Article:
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Re: Audobon bird/dino article



Betty Cunningham wrote:
> 2) He includes animals in his arguments against a close bird/dino
> relationship that we HAVE NO FOSSIL EVIDENCE FOR as gospel scientific
> proof for an argument.
>             "Well, any engineer will tell you that's aerodynamically
> impossible.  In every group of 
>              animals that flies or glides-BATS, frogs, snakes,
> squirrels-it's evolved from the trees down."
> a)What possible evidence does he have for bat origins?  Everything we
> have that's been identified as a fossil bat is because it has batwings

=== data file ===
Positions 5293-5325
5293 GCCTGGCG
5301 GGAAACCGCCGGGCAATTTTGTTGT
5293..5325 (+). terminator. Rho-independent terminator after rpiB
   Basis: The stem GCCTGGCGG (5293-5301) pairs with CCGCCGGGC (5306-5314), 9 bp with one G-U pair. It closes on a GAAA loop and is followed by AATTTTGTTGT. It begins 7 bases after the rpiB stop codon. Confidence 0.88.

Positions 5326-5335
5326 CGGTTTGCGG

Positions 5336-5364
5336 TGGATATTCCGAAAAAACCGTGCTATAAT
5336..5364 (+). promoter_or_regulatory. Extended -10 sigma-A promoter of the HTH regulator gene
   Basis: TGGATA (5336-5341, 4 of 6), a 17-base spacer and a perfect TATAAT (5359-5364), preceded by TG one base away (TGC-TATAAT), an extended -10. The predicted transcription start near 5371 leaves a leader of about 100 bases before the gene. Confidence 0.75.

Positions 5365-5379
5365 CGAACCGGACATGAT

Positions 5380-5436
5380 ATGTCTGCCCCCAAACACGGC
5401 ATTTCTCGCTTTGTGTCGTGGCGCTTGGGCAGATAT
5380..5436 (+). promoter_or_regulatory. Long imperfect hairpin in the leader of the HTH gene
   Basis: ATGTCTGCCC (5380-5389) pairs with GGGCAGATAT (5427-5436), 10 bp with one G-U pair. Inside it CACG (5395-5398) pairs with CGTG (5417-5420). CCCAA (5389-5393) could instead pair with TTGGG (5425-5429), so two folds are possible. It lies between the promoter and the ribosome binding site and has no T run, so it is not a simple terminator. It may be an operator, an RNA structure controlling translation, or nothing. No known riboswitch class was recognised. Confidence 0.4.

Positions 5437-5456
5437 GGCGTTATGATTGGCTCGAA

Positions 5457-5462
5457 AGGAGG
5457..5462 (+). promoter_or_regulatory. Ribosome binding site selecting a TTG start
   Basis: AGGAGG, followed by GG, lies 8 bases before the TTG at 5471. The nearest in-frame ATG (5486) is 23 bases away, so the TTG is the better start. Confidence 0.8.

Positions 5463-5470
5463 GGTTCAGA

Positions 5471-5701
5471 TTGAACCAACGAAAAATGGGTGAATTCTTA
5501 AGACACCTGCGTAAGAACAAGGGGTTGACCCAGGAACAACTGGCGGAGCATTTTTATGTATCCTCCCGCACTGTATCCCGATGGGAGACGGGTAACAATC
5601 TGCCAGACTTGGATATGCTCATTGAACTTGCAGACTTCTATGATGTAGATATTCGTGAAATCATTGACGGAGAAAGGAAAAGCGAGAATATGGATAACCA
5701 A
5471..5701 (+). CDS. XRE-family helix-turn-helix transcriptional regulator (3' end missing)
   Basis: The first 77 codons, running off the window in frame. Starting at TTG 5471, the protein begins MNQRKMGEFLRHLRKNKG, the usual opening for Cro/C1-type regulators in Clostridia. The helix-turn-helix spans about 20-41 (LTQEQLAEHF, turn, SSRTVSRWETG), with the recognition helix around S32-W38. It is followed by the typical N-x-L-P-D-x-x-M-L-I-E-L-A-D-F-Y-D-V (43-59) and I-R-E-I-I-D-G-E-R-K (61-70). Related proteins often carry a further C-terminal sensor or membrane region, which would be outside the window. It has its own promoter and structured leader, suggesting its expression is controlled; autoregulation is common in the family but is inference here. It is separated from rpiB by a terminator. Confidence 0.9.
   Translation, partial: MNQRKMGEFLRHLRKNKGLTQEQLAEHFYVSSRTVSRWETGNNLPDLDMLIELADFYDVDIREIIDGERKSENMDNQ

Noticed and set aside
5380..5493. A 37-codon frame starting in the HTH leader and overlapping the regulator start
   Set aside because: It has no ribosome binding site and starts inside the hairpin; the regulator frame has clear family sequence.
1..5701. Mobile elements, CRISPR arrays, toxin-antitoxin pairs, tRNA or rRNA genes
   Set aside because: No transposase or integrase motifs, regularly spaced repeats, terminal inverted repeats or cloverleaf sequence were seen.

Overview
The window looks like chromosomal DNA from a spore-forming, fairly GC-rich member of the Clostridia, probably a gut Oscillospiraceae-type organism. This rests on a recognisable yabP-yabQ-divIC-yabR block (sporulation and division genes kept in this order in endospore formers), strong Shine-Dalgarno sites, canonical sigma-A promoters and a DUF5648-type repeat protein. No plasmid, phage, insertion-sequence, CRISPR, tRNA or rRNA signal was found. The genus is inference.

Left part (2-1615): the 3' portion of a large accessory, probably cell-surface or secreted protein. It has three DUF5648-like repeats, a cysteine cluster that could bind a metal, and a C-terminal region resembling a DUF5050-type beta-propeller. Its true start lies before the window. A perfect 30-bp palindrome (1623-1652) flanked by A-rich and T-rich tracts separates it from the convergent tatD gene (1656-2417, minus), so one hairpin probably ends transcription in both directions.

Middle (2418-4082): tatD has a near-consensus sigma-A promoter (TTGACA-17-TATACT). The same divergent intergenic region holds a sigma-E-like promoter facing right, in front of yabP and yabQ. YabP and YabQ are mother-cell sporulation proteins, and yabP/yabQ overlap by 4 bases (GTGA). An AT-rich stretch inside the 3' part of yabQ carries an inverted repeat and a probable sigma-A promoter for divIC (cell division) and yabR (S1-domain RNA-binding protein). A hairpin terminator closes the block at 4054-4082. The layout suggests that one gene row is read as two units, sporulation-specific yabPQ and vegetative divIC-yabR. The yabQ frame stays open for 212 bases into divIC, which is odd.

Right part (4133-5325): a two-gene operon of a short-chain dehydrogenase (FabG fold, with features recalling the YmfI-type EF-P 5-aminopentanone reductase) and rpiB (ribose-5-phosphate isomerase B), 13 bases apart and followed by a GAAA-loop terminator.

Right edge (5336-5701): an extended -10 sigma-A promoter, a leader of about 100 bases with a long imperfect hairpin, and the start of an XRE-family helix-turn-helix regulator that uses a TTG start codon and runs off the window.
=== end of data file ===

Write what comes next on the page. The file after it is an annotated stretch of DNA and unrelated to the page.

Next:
> and already flies.  WE HAVE NO FOSSIL RECORD FOR WHERE BATS COME FROM AT
> ALL.

It is correct that no fossils are known that tell us about the 
beginnings of flight in bats. However, I suppose that in this case it 
is highly probable that flying started as some kind of gliding in the 
trees. There is another group of living mammals (the order 
Dermoptera with the East Asian genus Cynocephalus) that is still in 
this evolutionary stage of gliding, with no active flight. These 
animals have even been considered as close relatives of bats. There 
is no other way of starting something like flight in early bats that 
I could imagine. 

However, birds / dinosaurs represent a wholly different case:
Bipedal dinosaurs could have attained the necessary speed for taking off 
by running, especially dinosaurs as well adapted for running as 
dromaeosaurs. Comparable potential (bipedal) ancestors are highly 
improbable for bats (as well as frogs, snakes ... ), so it makes 
little sense to compare  birds with these groups.

Martin Jehle, Dipl.-Ing. (FH)
martin.jehle@klinik.uni-regensburg.de
Regensburg, Germany